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were to happen, would be to revive direct negotiations, direct talks between the palestinians and israelis is that possible? >> this is the new yorke times article saying that there is a thinking in the administration that since they failed in the last eight years, to do anything about the so-called peace process is that they might pursue some sort of initiative that has been enshrined in the resolution that the next president of the u.s. would be able to pursue. the presidents in the past, carter, bush or clinton, especially clinton, they pursued something in the last year of office. i mean, it's actually a joke. i continually am amazed, mostly amused, of the fact we still speak of a peace process. israel has been occupanting palestinian for 49 years.
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20-odd has been a peace process. from 67 to 1991 there was a reoccupation, but from 91 until today 25 years it was called peace process but israel continued to occupy palestinian but quadrupled its settlement. it was in military occupation and civilian occupation that continues but basically toroedoeked any chance of the state. the u.s. in washington continued to talk about peace process. there is no peace prosecutor says. there has been no talks for the last 16 years in any real matter about a two-stage solution when biden meets with the
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president later on, when you look at palestinian reconciliation in itself, why does it keep failing? >> it is for the same reasons that the americans pressure continues. for the palestinian authority to survive and to be subsidised by the u.n. and be basically not adegreesed by israel it has to deliver on the security front. for the authority to deliver on the second time, cracking down on those who want to resist occupation. if the authority is in a bind, having one occupied people, we have now two authorities of two occupied people, one in the west bank and one in gaza. that is a reason why there is no kon sillation. there is palestinian leadership short sitedness that cannot get their national interest above their factional interest. having said all of that, they still remain the faction under occupation and this is the key
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word. if you look at the entire new york times that we spoke about earlier about american initiative and support, not once is the word occupation mentioned. he talks about no other country would do anything than we do to protect our people, but no other country has occupied its neighbor for 49 years in that way. we remain under the mindset of occupation under the reality of occupation, but in the media for some reason we talk about a peace process, a peace process that does not exist in real life, only in the media thank you for joining us. much more to come on the al jazeera news hour, including parts of asia and the pacific fall into daytime total eclipse.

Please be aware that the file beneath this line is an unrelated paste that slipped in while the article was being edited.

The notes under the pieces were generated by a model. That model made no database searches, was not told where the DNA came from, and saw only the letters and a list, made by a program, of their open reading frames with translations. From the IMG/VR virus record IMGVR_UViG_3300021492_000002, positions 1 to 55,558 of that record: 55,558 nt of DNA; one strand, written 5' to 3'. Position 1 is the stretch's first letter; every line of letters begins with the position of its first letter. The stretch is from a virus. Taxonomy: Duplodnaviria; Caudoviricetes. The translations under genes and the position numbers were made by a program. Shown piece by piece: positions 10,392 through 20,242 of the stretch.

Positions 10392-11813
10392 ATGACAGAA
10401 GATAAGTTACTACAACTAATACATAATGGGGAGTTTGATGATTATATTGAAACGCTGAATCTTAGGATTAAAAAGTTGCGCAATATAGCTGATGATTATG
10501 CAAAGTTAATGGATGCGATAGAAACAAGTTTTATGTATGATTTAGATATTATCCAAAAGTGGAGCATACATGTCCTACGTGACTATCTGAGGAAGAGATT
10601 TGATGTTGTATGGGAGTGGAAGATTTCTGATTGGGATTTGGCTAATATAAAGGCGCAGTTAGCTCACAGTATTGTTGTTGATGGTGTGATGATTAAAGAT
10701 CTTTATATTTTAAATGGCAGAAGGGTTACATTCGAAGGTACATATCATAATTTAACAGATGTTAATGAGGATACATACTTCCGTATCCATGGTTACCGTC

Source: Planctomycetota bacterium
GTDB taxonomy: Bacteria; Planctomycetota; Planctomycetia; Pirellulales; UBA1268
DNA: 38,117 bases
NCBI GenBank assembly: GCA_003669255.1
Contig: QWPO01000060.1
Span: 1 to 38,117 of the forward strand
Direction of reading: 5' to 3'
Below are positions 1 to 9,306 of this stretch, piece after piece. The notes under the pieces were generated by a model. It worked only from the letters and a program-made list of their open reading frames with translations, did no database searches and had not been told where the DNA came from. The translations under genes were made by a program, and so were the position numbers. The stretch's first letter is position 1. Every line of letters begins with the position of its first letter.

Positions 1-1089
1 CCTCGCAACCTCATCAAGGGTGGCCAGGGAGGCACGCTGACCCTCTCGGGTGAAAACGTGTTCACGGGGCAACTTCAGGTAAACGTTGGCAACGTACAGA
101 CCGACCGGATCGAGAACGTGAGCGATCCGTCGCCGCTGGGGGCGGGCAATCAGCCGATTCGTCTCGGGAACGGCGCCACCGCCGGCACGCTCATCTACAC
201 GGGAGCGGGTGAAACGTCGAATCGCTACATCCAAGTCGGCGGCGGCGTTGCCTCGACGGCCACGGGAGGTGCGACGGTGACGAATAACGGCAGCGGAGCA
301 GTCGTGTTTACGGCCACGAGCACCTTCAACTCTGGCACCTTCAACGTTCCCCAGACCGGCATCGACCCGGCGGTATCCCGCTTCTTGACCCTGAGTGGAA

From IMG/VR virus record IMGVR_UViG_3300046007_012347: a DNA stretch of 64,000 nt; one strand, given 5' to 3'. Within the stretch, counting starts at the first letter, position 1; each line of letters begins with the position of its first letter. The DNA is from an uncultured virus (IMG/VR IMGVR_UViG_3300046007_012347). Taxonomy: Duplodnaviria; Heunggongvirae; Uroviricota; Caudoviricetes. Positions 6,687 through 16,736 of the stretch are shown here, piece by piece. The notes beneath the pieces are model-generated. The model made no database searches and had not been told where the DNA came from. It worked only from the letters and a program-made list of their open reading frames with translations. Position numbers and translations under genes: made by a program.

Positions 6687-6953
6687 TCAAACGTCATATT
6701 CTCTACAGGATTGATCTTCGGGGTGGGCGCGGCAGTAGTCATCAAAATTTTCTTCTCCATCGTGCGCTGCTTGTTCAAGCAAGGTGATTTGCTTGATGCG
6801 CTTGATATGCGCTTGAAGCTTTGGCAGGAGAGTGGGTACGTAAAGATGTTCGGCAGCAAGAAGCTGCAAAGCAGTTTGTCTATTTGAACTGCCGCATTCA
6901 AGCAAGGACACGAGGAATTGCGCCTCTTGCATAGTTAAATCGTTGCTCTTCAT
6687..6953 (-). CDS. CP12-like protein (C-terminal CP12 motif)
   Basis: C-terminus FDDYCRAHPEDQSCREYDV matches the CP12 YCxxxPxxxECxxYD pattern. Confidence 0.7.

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quarter finals details coming up in sport. first, japan have ordered the two nuclear reactions should be closed. the ruling comes just days of the fifth anniversary of the fukushima disaster. two nuclear reactors should be closed over safety concerns. crossing over to harry fawcett who is joining us for an update, first of all on why that ruling was made and how big a setback that is for the government in japa japan. >> the ruling came from a district court very close to where this nuclear power plant is. the residents within the 30
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kilometer preparation of evacuation zone, so they weren't happy with the safety measures instigated, despite the measures across the state. the court ruled in their favor. it is unprecedented decision especially as they're early in the program of restarting nuclear power stations. only four reactors had been given the go ahead and had restarted. this acts for two of those. one of them recent started at the end of february had already had serious problems. a radiation leak, radio active water before it started, and they're not sure why. now the power have to be shut down, two to be shut down, which will take place at the end of the day on thursday.
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the japanese government will say it will continue with the policy. the power company saying it will challenge this legal decision in court. as you say, it's all coming a fau days ahead of the anniversary of the tsunam i. many people here in north-eastern japan reflecting on that. most especially among those the 100,000 of evacuees who have been splintered around japan. we have been speaking to a couple of those people. >> reporter: this man guides me through the main street of his town past the shop where he used to get ice-cream after football practice to the chinese restaurant. it is a kilometer from the nuclear power plant. he makes monthly trips here documenting what has been happening here deep inside the exclusion zone. he finds small signs of hope